The vote is also a sign of the willingness of both Democratic and Republican lawmakers to trample on workers’ rights, and represents a stunning betrayal from Biden, who had pledged to be the “most pro-union president in American history” on the campaign trail.

Unions and labor advocates have expressed frustration over the resolution this week, which they say is a show of both major political parties’ alliances with capital and the rail industry. Even if the sick leave amendment had passed, the amendment didn’t go as far as some union members had pushed for — and workers say that the inclusion of paid sick leave would still not fully address the abusive conditions they face or undo the fact that many Democrats voted to override the will of the unions.

“[A]ny Congressional act which seeks to remove the basic right of Union workers to strike, that forces Union members to accept an agreement which was democratically rejected by members, and which fails to deliver a basic number of paid sick days, is unacceptable and anti-union to the core,” the Vermont AFL-CIO labor council wrote in a statement ahead of the Senate vote.

“Such an extreme act of Congress lays bare the reality that the capitalist ruling class, those that own and profit from our rail system, those that give hefty campaign contributions to Democrats AND Republicans are well represented by our two party system (and not Union workers),” the group wrote. It added that it gives “no credit” to the passage of the sick day amendment in the House “insofar as we have seen this show before with Build Back Better.”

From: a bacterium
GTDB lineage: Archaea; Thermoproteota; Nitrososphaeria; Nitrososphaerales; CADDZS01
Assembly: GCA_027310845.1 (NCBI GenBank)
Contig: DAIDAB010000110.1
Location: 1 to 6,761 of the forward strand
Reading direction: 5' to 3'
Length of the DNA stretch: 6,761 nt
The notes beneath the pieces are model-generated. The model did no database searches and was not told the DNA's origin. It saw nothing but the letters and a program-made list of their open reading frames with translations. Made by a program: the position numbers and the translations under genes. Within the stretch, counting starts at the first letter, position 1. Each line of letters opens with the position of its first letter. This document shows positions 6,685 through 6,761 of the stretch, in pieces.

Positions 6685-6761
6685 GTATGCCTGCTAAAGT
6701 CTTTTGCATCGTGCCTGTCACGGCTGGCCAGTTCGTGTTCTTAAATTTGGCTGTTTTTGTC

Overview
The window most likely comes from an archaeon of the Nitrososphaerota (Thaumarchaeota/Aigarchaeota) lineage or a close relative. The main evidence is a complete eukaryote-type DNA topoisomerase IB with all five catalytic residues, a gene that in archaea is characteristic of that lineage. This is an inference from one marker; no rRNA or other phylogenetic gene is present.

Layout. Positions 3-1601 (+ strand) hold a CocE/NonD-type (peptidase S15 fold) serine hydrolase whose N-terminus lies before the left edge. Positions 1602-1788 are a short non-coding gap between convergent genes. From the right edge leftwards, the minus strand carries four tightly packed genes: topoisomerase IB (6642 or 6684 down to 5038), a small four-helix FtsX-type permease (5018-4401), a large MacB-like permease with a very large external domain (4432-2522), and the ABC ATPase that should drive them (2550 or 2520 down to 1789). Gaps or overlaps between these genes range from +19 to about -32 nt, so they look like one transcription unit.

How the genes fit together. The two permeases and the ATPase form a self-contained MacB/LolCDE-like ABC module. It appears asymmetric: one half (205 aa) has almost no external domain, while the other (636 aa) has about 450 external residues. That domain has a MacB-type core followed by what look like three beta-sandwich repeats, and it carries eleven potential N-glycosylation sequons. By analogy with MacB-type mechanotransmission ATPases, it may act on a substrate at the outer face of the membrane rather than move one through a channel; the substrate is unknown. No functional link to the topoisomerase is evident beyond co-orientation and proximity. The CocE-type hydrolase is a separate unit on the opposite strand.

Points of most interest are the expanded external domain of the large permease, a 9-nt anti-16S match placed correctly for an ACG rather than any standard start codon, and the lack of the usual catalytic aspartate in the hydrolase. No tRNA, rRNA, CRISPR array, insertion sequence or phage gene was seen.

Sen. Bernie Sanders (I-Vermont), who introduced the sick leave amendment and voted “no” on the resolution to force the adoption of the contract, condemned the rail industry before the vote.

“If you wanna talk about the excesses of corporate greed then you’ve got to talk about the rail industry and what’s going on here right now,” he said. “Everybody understands that businesses sometimes have trouble…. That is not the case today with the rail industry. For the rail industry business has never been better — record breaking profits.”

While workers were granted meager concessions in the contract passed by Congress, including pay raises that, when averaged over time, don’t exceed inflation, he said that workers he’s talked to have overwhelmingly said that sick leave is a top priority for them. “The issue is paid sick leave,” Sanders said. “They are one of the few industries in America today that have zero sick paid leave. Unbelievably, if a worker today in the rail industry gets sick, that worker gets a mark for missing work and can, and in some cases will, be fired.”